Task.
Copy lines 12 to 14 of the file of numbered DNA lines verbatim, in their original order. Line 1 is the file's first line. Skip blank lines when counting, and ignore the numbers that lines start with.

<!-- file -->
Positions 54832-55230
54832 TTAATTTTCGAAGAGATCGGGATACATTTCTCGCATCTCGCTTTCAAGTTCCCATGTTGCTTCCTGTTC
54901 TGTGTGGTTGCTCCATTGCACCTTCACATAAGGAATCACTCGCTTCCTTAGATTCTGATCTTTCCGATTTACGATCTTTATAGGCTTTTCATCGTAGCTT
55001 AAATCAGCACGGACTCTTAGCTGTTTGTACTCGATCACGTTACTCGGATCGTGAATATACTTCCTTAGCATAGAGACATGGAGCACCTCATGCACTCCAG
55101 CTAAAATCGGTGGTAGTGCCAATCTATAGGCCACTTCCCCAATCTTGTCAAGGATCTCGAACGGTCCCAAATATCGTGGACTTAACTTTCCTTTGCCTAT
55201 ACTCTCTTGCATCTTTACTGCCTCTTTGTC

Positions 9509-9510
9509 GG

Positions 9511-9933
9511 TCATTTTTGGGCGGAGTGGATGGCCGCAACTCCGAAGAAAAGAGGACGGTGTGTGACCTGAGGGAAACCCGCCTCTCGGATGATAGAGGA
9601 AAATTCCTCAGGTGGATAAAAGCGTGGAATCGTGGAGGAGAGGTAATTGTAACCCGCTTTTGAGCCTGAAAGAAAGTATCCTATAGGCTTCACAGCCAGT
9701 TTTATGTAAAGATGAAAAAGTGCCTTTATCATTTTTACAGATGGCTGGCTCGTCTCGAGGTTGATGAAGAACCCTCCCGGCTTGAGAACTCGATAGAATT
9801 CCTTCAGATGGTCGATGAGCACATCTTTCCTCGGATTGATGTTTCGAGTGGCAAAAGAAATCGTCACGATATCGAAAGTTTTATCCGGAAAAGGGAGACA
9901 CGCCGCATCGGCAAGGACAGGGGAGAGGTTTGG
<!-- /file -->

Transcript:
9701 TTTATGTAAAGATGAAAAAGTGCCTTTATCATTTTTACAGATGGCTGGCTCGTCTCGAGGTTGATGAAGAACCCTCCCGGCTTGAGAACTCGATAGAATT
9801 CCTTCAGATGGTCGATGAGCACATCTTTCCTCGGATTGATGTTTCGAGTGGCAAAAGAAATCGTCACGATATCGAAAGTTTTATCCGGAAAAGGGAGACA
9901 CGCCGCATCGGCAAGGACAGGGGAGAGGTTTGG